On unexpected encounters

On Saturday something happened to me that has never happened before.


I braved the cold to put out some bird food, and as I did so, immersed in my thoughts, I looked up to realise that standing about 3 yards away, partly obscured by a wooden arch, was a fox. I recognised him at once, as he has been a regular visitor to the garden and, having not been able to put his foot down a few weeks ago, still has a slight limp. I suspect he was in a fight as he had missing fur which is now growing back.


I expected him to immediately run away, having observed he is quite nervous. So I spoke softly to him, dropped some nuts, and backed away.


To my surprise, rather than jumping the fence to escape, once I had retreated he crept round the arch and came to eat the nuts, looking at me regularly and rather warily. I continued speaking softly to him, holding his gaze and irrationally, as I don’t speak fox, assuring him I would not harm him.

I watched him for a while, then scattered some sultanas for him to have later. To my surprise, he then made his way to stand within a couple of feet from me. I have never been that close to a wild animal before out in the open. After a while I felt I should leave him in peace, and so I very quietly backed away.


Going inside, I sat by the patio doors to watch. He munched his way through the sultanas and I waited for him to lope off via his usual route at the top of the garden. But he didn’t. He came to a section of border about 4 feet from where I was sitting inside, somewhere he does not usually come. He sat down, and looked directly at me for some time. It was almost as if he was saying thank you. Then he wandered off.


Relating it to my husband later, as he had been out, he remarked on how it had impacted me and how emotional I was. It was true. I’ve spent the intervening days reflecting why. I’m not sure I have fully worked it out, but here are my initial thoughts.


Following an upbringing in Cornwall, I have always felt a deep connection to nature. It is one of the ways I best connect with God. Like – I suspect – many of us, I have found this recent lockdown much harder. I am saddened by its impact, particularly on the children. The grey winter skies and bitter cold have made time in the garden impossible, and daily walks around neighbouring streets do not nourish my soul in the way that a walk by the sea or birdwatching in the woods do. This poignant encounter evoked memories of happier times and the hope of better ones to come.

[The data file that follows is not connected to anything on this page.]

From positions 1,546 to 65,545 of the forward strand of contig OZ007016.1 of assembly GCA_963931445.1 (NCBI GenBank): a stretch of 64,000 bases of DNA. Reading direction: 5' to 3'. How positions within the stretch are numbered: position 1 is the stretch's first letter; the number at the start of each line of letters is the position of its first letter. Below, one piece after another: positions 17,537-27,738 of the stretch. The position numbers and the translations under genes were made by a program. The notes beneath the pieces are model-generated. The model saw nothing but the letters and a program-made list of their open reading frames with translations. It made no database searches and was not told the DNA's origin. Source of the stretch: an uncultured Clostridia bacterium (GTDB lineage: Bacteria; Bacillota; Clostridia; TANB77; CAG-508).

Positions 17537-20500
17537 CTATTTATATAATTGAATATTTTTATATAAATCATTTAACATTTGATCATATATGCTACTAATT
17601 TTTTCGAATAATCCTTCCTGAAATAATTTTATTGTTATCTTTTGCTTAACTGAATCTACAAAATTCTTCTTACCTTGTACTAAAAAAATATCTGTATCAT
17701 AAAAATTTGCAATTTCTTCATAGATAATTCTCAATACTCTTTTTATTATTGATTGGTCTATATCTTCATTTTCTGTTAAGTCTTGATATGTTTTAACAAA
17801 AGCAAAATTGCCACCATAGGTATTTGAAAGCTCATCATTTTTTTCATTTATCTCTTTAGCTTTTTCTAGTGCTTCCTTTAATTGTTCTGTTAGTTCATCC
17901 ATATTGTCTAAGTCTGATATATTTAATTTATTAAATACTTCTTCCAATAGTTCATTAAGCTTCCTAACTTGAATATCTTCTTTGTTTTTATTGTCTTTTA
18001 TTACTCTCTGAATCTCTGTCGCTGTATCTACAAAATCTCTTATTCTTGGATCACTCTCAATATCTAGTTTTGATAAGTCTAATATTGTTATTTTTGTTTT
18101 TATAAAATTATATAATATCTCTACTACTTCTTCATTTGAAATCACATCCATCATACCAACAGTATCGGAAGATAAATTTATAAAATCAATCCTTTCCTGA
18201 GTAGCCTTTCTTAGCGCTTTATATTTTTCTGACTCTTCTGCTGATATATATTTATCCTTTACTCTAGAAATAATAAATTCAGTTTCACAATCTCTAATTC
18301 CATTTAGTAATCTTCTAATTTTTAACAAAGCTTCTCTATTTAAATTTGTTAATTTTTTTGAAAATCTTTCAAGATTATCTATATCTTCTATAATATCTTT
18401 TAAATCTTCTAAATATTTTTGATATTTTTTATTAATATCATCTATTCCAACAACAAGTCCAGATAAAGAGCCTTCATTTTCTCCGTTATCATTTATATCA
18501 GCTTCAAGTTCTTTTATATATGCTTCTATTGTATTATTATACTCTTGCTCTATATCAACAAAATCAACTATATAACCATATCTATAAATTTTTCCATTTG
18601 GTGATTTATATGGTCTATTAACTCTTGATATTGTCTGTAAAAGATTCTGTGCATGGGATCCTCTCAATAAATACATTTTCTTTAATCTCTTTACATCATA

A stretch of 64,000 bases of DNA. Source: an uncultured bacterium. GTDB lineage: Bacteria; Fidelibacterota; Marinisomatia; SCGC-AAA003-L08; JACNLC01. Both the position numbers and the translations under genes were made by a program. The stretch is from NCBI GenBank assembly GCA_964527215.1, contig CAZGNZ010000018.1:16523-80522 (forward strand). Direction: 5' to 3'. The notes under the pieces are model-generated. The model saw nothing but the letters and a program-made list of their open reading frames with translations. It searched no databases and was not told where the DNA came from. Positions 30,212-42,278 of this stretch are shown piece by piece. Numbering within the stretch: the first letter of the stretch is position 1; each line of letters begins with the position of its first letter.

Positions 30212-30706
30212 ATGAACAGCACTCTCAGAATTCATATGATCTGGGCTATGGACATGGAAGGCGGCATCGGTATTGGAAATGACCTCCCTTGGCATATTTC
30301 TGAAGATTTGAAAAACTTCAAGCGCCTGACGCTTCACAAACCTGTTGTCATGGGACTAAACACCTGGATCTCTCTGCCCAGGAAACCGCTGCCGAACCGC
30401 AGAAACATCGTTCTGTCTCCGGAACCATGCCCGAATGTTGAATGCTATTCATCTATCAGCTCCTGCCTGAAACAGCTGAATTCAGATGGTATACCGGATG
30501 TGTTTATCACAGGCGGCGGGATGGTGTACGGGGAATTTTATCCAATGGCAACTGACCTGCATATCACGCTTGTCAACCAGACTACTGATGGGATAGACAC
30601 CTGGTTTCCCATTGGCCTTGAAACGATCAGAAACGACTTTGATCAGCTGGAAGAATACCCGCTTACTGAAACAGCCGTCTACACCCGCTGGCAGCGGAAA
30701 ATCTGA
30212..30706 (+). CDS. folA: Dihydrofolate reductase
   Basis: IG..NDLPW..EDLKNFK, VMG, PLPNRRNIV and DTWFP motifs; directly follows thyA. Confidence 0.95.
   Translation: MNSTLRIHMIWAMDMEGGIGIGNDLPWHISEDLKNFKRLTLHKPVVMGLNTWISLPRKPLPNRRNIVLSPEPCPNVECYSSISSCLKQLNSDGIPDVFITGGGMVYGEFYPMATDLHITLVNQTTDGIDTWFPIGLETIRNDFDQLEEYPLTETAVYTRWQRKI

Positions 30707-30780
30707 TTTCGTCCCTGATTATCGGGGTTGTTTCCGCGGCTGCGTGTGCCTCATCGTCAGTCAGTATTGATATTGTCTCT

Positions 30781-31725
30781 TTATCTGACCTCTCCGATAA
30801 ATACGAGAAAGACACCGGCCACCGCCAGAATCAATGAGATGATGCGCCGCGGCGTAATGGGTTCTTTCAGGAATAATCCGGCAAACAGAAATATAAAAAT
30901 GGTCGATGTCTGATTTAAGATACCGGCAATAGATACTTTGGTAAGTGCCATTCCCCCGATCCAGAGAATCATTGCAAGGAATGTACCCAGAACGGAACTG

I think there was more, however. I am a do-er. I find inactivity difficult. Although in ‘freelance’ (my word for retirement, which is being mainly spent in writing, some college teaching and caring for our grandchildren) I actually occasionally wish I was less busy, my go-to place is being occupied. I can track some reasons, but actually at this point of my life I accept it is now part of how I am wired. If I am blessed with old(er) age when my activity may need to slow this aspect of my personality may lead to frustration, but for now I will let it be. My fox encounter reminds me that in stillness there are sometimes beautiful things which cannot be experienced in the rush. Simply sitting still in God’s presence is perhaps the best gift I can give both Him and myself.


And then there is trust. For whatever reason, our usually skittish fox trusted me enough to come very close. Just moments later, after I had gone inside, he was startled by the wind, but both he and I were able to be still together in that moving moments of connectedness. There is a challenge for me there. Can I trust God enough that in the stillness he will meet me, that if I stop anything that emerges from my inner world He will be able to hold?


And above all, can I remember even in these difficult times there can be what the Bible calls the ‘treasures of darkness’ surprising joys in the most unexpected of ways.



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